JEJU-DO—I’ve been meaning to respond to a reader of my post on weird Korean stuff, who suggested that I should have included kimchi. There’s a good reason I didn’t. For every item on that list, I’m sure you could find at least a few Koreans to vouch for its weirdness—someone to say, “Listen, I agree with you: It’s a little off that my kid wants to stick his finger up your ass.”
I don’t believe there is a Korean person alive or dead who would concede that kimchi is weird. Nor, having lived in Korea for more than a year, am I able to do so. (Smelly, yes; weird, no.) In Korea, kimchi is more than a foodstuff. It’s a national icon, a cultural treasure, a palpable expression of the country’s feisty spirit and determination throughout history to grow and protect its own unique soul—to resist wholesale assimilation into the more megalithic cultures of Asia, through culinary defense. It’s a cure-all, a protective shield, a magic balm and a goddess of plenty. Without kimchi, Korea would not be the same country—there might be a nation in the same place, and it might even be called the same thing, but it would not be Korea.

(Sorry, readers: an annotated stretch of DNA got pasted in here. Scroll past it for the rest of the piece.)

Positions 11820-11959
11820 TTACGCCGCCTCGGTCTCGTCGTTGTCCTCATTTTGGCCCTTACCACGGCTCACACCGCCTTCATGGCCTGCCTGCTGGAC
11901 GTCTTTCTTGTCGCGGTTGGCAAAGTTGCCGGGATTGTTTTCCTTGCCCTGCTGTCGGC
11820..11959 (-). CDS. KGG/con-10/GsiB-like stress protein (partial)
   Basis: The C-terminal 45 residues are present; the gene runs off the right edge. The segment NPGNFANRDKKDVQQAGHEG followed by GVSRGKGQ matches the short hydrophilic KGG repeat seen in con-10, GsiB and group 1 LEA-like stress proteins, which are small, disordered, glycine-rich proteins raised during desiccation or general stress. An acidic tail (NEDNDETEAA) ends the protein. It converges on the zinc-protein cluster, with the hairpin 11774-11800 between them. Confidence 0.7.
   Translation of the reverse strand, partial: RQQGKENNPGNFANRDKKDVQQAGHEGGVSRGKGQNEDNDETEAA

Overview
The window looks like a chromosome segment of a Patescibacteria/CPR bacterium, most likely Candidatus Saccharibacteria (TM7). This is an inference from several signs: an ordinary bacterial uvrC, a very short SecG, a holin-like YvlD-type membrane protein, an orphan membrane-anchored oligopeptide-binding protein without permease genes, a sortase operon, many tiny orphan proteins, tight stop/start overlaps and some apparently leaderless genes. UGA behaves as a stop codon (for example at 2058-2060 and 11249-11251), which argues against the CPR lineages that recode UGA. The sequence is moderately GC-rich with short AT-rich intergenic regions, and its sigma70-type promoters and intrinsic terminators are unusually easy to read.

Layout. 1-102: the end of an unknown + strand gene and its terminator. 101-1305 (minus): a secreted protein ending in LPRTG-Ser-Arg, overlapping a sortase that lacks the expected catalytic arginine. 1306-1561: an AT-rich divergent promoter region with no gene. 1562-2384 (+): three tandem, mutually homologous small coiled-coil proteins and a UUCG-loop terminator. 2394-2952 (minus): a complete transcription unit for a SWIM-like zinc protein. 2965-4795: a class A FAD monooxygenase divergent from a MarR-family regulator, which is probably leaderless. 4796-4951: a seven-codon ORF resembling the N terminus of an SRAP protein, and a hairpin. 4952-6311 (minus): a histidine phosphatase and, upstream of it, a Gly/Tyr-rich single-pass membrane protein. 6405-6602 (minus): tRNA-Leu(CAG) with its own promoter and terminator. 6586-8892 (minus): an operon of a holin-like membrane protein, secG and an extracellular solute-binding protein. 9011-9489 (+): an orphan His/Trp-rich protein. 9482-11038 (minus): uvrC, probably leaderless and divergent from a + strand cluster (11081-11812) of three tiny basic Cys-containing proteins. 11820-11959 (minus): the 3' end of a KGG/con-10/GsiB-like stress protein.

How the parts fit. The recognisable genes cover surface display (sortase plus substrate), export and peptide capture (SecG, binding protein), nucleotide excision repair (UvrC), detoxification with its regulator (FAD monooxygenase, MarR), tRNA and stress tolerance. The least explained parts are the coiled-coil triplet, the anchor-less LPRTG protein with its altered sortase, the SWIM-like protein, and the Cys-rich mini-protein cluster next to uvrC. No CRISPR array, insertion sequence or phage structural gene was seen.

more from The Walrus here.